Prof. Or: It is extremely important, I will give you an example. In the first years, when we performed bone marrow transplants we thought the most important part of the transplant was in the pre-transplant conditioning- with chemotherapy and radiation. This was thought to be the most important and the bone marrow cells served only in the rescue of the recipient after the high doses of chemo and radiation. We were one of the first to discover that we can switch the balance from the conditioning, the pre-transplant preparation to the major biological impact of the transplant- which are the new immune cells in the body of the recipients that possess the best potential to cure cancer better than radiation and chemotherapy. This was a major step forward in the understanding of how to treat leukemia, lymphoma and other diseases with cells rather than chemo and radiation.
This sounds almost revolutionary.
Prof.Or: Yes, this was revolutionary, absolutely because we discovered that immune cells from the donor can eliminate the last tumor cells from the body of the recipient much more effectively than the other toxic reagents.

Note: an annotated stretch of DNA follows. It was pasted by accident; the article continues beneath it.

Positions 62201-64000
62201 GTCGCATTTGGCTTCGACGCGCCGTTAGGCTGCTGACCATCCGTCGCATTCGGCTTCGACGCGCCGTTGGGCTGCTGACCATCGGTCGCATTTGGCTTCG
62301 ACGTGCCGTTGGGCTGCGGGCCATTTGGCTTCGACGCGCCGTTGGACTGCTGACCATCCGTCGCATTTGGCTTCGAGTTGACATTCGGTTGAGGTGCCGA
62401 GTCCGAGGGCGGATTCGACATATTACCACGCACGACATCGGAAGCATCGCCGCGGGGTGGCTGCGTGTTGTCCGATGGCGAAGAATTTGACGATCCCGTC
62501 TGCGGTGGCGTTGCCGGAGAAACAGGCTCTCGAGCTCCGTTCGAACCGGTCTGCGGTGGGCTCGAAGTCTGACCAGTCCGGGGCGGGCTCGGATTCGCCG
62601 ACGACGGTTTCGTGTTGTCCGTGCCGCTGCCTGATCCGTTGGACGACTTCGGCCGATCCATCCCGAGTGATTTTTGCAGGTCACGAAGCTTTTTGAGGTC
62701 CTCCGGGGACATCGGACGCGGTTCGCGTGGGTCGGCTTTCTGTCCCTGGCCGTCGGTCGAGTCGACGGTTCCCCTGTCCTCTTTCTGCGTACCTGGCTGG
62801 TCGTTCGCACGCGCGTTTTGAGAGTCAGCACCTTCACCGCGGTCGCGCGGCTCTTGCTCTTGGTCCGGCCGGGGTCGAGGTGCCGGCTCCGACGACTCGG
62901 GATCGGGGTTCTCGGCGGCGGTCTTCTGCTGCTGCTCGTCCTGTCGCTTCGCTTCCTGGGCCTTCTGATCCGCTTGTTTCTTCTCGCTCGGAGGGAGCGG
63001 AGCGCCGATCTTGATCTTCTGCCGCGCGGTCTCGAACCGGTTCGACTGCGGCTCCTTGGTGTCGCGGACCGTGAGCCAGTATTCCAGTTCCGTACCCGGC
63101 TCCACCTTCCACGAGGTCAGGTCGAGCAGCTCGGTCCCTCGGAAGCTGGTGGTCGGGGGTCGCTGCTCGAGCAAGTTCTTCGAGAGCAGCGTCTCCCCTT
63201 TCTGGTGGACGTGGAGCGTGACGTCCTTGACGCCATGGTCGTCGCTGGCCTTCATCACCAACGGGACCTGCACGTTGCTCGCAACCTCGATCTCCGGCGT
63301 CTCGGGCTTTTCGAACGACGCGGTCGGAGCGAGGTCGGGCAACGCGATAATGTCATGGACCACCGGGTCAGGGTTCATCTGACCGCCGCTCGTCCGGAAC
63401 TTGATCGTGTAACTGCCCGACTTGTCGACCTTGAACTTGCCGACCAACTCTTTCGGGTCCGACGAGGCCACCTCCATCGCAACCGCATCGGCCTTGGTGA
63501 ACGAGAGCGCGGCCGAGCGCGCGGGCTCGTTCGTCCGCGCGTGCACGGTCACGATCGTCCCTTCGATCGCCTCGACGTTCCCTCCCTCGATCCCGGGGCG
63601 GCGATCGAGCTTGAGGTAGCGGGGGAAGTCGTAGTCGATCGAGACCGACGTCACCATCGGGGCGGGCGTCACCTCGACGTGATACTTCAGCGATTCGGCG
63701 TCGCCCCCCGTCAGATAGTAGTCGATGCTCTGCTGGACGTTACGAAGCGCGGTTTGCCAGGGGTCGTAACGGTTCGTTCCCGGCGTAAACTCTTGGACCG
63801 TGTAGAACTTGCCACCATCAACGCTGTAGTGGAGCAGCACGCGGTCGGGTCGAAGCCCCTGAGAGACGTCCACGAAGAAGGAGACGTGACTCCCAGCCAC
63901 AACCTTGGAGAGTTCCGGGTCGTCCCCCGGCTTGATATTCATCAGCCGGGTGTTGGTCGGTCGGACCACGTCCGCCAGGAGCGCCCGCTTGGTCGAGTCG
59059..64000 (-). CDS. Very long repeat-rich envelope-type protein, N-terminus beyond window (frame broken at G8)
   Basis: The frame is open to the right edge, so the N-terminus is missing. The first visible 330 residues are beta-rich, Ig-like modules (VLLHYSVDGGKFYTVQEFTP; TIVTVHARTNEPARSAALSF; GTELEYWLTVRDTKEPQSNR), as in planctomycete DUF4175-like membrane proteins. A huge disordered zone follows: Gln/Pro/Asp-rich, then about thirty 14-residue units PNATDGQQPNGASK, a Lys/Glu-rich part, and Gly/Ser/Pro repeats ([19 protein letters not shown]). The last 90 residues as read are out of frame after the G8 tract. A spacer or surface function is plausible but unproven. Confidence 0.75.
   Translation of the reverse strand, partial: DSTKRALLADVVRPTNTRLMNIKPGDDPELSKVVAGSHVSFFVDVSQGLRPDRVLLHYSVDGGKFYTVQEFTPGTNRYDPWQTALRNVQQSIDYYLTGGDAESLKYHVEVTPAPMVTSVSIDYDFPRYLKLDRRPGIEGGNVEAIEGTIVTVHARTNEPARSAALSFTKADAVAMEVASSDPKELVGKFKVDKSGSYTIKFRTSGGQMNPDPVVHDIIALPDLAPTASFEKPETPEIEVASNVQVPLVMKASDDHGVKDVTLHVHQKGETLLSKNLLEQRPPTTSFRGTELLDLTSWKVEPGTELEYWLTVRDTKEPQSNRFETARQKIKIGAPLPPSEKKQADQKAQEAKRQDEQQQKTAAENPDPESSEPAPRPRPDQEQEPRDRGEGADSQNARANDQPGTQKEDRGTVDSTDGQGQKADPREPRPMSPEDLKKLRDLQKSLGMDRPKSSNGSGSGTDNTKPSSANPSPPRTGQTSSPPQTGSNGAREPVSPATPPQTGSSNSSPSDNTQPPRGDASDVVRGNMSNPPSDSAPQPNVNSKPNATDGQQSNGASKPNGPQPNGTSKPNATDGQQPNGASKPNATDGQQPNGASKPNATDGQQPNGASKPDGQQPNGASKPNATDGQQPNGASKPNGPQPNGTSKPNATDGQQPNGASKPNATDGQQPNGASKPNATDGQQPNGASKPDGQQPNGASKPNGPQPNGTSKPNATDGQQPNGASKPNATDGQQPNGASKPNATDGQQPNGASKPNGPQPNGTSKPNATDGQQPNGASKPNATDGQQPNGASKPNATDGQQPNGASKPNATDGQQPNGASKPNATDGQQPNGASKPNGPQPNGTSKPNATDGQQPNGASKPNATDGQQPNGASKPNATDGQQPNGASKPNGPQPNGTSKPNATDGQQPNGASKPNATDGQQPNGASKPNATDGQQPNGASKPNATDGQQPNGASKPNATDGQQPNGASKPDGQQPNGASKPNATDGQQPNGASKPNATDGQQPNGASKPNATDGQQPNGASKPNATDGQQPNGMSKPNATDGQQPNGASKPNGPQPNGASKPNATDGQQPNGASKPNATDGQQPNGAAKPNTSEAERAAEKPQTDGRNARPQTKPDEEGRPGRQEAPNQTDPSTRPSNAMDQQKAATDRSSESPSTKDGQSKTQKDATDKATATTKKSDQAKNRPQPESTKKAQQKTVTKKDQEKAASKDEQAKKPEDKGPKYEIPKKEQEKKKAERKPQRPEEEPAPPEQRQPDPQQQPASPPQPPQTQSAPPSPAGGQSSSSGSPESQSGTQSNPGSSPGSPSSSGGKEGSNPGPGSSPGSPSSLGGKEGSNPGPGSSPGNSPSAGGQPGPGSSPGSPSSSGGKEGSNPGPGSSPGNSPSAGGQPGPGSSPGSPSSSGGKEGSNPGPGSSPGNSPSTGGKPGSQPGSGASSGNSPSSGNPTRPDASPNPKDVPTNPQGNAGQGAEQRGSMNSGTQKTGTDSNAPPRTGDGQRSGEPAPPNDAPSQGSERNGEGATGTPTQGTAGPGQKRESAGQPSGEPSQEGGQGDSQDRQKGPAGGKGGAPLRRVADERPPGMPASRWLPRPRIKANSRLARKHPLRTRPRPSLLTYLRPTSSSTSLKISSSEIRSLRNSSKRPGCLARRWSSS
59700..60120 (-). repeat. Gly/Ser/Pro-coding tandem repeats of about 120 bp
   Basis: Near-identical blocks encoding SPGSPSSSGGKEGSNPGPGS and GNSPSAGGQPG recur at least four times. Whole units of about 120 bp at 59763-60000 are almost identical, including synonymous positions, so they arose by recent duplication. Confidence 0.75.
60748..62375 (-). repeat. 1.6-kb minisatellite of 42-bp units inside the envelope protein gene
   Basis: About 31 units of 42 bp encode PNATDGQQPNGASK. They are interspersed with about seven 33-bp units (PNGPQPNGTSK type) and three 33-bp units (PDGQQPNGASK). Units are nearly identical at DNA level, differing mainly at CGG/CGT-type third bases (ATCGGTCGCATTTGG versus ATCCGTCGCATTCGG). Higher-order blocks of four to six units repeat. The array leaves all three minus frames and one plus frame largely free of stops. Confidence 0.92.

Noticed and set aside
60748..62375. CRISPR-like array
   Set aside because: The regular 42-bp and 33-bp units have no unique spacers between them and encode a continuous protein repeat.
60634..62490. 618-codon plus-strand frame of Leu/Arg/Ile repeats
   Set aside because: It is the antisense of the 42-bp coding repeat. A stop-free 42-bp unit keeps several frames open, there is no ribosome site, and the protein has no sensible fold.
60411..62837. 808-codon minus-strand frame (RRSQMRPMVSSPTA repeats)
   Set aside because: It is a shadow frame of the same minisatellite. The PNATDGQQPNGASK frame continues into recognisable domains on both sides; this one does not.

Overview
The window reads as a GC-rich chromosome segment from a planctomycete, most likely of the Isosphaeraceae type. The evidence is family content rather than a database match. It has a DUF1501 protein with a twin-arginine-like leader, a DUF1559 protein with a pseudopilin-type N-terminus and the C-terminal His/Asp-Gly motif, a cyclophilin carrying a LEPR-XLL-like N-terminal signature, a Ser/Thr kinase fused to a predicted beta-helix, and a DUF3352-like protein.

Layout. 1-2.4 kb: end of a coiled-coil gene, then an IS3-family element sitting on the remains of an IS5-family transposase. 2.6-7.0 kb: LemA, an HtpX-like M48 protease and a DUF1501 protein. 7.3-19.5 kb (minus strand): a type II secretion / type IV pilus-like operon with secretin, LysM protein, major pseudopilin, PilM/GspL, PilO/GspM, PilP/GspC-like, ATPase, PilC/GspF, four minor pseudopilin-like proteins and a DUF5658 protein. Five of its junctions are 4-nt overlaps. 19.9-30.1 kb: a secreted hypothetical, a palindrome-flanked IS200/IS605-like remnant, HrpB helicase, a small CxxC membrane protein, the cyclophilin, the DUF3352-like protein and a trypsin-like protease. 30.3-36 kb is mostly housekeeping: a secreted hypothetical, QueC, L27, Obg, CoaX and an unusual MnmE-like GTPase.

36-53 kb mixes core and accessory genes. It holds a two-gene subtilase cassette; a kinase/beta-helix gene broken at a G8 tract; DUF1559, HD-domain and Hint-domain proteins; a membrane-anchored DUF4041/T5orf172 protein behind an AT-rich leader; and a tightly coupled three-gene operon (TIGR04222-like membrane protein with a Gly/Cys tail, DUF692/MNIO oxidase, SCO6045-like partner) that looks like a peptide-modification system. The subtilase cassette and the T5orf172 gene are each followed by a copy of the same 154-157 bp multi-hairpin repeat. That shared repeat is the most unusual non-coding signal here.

I understand that your work is not only conducted here in Israel but that you also collaborate with other researchers abroad. In fact, you have just returned from a working visit to India. Could you describe this?
Prof. Or: In general it is very important in medicine, and especially in our field of stem cells transplantation to collaborate with other centers and to exchange knowledge. As we say in Hebrew ' both to learn and to teach'. This is part of the process in advancing medicine. In addition, I see it as one of our duties to help other countries to have better medicine, especially in bone marrow transplantation. So I was invited to India, to Mumbai and Pune, to give seminars in three hospitals and in Pune we opened the bone marrow transplantation department in the Ruby Hall Clinic.